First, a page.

Holographic photopolymers become promising materials for future production of holographic devices. And the
mechanism of hologram formation in photopolymers has been broadly studied. In this paper we present a simplified
model in order to describe the monomer diffusion and photopolymerization. According to this model, the main effect the
modulation of refraction index comes from the intensity of recording beams and fringe spacing during recording. So we
quantitatively analyzed the effect of recording intensity and fringe spacing on diffraction efficiency, and carried out
validating experiments with a novel blue-green sensitized photopolymer. Holographic gratings were recorded with
different recording beam intensities and different fringe spacing respectively, and corresponding diffraction efficiency
were obtained. By fitting the experimental results to the model, we obtained the material parameters, such as diffusion
time constant, polymerization coefficient. The experimental results indicated that a higher recording intensity resulted in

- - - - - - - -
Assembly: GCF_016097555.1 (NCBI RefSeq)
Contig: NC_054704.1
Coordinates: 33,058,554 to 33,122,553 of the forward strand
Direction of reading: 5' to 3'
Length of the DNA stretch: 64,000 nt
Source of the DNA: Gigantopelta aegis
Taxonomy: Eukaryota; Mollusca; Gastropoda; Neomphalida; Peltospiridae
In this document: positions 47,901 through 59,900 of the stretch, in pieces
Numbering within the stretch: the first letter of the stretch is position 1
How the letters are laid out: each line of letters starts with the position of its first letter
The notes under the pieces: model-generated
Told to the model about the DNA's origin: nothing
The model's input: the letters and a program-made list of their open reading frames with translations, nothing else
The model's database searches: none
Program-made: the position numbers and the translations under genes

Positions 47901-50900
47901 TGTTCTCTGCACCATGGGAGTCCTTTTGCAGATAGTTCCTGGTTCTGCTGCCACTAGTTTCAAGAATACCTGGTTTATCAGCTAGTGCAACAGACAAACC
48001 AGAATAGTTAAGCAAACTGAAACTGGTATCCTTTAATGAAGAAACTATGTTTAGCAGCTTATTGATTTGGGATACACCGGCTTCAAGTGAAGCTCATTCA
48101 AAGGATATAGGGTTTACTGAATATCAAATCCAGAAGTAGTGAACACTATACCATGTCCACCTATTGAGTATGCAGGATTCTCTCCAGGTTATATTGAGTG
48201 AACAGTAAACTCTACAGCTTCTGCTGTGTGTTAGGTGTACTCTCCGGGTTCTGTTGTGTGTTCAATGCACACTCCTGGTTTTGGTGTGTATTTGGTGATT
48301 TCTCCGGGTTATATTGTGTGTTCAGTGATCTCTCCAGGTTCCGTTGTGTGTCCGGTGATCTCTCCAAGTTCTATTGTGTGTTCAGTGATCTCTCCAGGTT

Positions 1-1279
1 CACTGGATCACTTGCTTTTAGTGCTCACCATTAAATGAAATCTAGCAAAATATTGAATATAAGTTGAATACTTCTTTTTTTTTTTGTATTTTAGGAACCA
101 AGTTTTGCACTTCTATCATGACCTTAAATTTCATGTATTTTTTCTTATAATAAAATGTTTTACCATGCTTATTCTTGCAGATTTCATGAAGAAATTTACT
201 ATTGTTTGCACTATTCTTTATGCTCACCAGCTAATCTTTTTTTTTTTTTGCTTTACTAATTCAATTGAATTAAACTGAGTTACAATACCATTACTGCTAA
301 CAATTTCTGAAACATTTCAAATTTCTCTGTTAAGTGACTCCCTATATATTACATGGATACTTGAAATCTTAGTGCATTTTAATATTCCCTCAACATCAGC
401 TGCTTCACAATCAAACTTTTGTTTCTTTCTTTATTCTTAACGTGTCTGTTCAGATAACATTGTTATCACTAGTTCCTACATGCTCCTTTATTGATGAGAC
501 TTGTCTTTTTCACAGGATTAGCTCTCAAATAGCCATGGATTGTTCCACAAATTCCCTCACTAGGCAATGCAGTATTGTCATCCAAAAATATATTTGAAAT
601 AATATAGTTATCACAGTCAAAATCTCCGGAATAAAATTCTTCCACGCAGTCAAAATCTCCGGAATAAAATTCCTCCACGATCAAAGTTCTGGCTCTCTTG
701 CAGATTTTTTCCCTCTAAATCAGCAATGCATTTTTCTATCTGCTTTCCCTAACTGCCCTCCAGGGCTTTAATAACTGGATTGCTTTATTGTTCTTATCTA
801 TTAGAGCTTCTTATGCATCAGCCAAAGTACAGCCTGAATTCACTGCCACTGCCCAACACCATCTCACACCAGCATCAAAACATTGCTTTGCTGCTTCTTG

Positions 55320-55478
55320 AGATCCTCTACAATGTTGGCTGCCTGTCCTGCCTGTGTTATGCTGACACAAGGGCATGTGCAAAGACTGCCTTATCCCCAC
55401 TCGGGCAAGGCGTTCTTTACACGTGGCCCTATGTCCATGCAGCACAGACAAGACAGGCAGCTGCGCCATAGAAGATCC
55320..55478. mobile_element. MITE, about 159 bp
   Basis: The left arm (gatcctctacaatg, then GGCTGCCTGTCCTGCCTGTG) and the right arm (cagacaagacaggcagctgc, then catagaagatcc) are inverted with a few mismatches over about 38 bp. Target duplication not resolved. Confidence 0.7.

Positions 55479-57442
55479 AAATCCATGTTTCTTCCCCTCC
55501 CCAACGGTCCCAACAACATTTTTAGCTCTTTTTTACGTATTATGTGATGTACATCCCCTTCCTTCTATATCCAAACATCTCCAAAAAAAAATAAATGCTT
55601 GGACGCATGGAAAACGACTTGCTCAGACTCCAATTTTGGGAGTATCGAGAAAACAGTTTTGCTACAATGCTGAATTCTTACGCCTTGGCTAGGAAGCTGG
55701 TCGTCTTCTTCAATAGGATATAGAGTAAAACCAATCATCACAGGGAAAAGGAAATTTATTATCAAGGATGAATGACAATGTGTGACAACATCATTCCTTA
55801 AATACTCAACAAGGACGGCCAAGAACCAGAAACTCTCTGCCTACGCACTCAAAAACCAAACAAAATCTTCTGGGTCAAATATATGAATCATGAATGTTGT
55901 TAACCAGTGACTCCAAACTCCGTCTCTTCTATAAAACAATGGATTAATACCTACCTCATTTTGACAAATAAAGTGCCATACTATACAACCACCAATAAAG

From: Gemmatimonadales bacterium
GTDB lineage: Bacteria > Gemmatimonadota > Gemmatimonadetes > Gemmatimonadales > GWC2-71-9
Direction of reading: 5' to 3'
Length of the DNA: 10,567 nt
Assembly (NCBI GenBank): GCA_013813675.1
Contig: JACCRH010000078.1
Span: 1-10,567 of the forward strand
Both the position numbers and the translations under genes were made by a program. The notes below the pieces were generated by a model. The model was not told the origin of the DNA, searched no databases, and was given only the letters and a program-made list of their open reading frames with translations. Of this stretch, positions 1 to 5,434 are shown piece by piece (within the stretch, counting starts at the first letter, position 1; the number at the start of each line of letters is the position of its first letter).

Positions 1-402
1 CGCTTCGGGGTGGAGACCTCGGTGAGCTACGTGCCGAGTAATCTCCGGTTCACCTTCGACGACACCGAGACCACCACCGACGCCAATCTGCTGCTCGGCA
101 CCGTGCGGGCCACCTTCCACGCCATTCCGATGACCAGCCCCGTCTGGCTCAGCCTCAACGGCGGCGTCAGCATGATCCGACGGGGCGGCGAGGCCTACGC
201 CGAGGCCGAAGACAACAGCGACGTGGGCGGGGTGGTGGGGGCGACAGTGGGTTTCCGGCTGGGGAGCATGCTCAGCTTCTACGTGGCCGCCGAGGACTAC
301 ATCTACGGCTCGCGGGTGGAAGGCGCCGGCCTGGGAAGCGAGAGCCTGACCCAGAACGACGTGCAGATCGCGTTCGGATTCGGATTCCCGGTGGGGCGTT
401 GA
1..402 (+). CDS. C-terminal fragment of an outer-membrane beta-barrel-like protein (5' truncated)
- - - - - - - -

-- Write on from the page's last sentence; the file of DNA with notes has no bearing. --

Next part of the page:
a faster growth of grating and lower saturated diffraction efficiency. And saturated diffraction efficiency increased with
the increasing of fringe spacing. These agreed well with theoretical expectation. This study improves the understanding
of recording process and consequently allows building more accurate holographic components in the photopolymers.
Dark diffusion transient in a blue-green sensitized holographic photopolymer was investigated based on a previously published theoretical model of monomer diffusion. Diffusion time constant of monomers was obtained by fitting the experimental data to the theoretical model. According to the results of diffusion time constant, experiments were designed and conducted to investigate the evolution of grating efficiency with non-continuous holographic exposure. The experimental result indicated that the saturated diffraction efficiency of a non-continuously exposed grating is about 1.25 times of that of continuously exposed one under the same recording condition.